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FFTF Behind Don't 'Rubber Stamp' TPA Campaign

Fight for the Future (FFTF) says it was behind a satirical campaign last week to try to get Republican lawmakers, usually no fans of the President, to oppose a bill supported by the White House that would "fast track" the President's Trade Promotion Authority (TPA) in service of a new trade agreement, the Trans Pacific Partnership (TPP) that FFTF opposes.

TV and movie studios represented by the Motion Picture Association of America support the bill and the TPP for what they say are strong content protections, including digital content. FFTF calls TPP a secret deal — the TPP draft has not been made public though some of it has been on WikiLeaks and the site has put a $100,000 bounty on the whole thing — and says TPA gives the President too much power to conduct such secret negotiations.

FFTF had a letter hand delivered to each Republican member of House that purported to be from the President asking the legislator to "rubber stamp" his "secret trade agenda," and even including an actual rubber stamp saying "“I approve President Obama’s secret trade deal.”

A YouTube video shows a messenger dropping off envelopes to congressional offices and identifying them as from the White House.

“People from across the political spectrum oppose Fast Track/Trade Promotion Authority because we have learned that when our government acts in secret, it is never in the public’s best interest," the group said in taking credit for the campaign. "Republicans who claim to advocate for individual liberty should know better than to vote for legislation that gives unprecedented powers to the executive branch to make decisions in secret that affect everything from national sovereignty, to U.S. patent laws, to internet freedom."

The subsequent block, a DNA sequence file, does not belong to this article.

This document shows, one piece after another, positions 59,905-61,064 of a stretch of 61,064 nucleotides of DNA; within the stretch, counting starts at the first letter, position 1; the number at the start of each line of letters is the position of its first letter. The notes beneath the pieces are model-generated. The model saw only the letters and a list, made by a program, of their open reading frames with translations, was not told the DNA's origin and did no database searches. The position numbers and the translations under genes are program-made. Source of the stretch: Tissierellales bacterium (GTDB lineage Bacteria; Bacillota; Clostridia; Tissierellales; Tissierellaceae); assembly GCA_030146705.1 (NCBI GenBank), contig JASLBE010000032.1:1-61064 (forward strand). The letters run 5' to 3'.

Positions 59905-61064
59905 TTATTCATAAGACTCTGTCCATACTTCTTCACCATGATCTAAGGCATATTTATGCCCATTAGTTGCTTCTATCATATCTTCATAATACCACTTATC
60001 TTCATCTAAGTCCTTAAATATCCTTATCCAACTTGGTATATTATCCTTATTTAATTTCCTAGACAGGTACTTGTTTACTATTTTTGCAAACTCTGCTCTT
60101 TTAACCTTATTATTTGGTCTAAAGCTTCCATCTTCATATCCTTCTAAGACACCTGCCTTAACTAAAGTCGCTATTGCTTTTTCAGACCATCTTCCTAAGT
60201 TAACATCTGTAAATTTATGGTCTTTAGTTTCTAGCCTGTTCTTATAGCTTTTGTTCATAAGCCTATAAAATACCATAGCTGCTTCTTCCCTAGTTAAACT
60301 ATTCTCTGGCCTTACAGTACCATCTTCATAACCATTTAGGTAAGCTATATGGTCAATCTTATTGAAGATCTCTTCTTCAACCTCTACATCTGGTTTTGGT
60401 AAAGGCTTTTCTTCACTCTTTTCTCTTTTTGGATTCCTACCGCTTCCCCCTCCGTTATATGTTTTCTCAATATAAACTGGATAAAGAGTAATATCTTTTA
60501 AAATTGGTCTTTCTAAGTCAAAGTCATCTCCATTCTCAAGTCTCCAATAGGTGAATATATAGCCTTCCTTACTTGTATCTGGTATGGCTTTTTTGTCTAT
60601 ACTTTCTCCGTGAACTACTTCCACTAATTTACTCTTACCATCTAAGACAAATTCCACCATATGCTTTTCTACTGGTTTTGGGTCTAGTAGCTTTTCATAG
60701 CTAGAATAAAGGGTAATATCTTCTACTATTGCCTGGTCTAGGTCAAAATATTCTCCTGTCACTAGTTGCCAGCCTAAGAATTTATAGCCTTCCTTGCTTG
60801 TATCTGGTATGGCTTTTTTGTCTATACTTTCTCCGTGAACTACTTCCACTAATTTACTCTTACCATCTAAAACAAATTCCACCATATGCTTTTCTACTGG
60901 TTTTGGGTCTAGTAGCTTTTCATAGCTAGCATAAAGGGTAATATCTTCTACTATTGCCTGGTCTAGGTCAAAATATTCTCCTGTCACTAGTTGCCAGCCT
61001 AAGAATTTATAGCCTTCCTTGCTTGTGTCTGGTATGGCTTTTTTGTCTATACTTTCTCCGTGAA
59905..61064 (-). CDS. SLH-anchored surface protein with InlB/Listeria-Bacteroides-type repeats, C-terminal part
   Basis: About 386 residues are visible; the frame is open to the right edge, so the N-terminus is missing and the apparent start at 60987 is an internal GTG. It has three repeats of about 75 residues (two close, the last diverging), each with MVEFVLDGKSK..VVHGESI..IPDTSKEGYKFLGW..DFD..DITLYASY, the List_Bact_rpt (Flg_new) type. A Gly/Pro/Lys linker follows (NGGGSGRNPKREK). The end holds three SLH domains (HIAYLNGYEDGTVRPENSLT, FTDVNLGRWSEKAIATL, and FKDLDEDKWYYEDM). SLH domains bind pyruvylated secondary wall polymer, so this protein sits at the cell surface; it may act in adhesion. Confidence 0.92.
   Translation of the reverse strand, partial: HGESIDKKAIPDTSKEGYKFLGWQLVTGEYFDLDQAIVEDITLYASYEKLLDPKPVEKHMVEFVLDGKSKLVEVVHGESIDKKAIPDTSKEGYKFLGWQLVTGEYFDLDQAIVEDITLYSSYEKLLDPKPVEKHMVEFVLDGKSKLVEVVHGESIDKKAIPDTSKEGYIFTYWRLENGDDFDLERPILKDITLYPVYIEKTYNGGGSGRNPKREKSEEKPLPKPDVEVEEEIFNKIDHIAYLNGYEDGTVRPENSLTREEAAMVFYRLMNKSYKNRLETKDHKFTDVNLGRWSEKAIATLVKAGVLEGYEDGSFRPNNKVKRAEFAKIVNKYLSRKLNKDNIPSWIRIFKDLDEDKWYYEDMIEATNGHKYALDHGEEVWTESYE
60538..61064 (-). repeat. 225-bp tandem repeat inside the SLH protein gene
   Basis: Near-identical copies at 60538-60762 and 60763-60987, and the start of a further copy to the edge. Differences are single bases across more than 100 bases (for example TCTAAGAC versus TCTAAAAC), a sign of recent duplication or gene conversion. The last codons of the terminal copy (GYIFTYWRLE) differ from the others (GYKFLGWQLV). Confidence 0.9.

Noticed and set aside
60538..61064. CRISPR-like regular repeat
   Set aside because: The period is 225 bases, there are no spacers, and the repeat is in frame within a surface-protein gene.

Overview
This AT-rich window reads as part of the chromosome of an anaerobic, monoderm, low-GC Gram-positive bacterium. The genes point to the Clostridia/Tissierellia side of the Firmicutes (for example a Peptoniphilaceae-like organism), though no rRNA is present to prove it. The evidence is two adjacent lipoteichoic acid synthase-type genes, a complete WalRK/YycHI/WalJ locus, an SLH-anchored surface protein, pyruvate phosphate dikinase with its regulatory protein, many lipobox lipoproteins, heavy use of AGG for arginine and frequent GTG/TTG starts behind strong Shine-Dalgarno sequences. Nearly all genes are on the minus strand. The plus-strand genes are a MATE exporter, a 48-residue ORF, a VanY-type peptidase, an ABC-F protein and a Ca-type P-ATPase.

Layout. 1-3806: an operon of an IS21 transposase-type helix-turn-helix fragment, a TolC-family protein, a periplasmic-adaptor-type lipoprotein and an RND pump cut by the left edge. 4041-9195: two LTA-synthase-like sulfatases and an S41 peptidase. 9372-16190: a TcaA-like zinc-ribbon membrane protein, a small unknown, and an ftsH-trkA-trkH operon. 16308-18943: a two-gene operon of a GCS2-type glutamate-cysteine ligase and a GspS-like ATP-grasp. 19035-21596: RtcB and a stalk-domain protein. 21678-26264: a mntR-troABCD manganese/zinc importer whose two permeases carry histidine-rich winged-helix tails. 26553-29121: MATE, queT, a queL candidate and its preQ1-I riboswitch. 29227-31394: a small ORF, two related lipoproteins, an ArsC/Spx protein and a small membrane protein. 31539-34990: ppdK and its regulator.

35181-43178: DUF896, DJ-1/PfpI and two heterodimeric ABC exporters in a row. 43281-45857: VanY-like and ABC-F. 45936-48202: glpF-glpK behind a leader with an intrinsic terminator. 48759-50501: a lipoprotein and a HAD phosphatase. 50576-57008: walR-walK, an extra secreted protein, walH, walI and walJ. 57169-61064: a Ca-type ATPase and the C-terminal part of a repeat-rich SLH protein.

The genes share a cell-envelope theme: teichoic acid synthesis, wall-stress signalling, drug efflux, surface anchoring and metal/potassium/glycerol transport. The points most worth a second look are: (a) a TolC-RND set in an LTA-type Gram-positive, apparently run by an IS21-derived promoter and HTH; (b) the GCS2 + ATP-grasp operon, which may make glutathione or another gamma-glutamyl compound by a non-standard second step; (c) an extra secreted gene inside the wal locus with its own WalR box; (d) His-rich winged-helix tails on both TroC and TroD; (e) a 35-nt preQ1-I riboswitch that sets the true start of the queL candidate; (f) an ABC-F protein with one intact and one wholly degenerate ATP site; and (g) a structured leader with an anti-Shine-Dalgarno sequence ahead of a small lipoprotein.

The Senate approved the Trade Promotion Authority legislation May 22. Now it is the House's turn to vote.

The bill outlines the negotiating objectives that any administration has to follow in conducting trade talks, and requires Congress and the public to have access to information on trade deals before they are struck. The bill makes Congress a partner in trade agreements. It also deals with cyber theft, trade secrets and intellectual property protection. The last is particularly important to content providers like MPAA members.

In fact, MPAA on Monday sent out a flock of releases pointing to the impact on jobs and wages of the TV and movie industry and tied it to the need to protect those through TPA and TPP.

Contributing editor John Eggerton has been an editor and/or writer on media regulation, legislation and policy for over four decades, including covering the FCC, FTC, Congress, the major media trade associations, and the federal courts. In addition to Multichannel News and Broadcasting + Cable, his work has appeared in Radio World, TV Technology, TV Fax, This Week in Consumer Electronics, Variety and the Encyclopedia Britannica.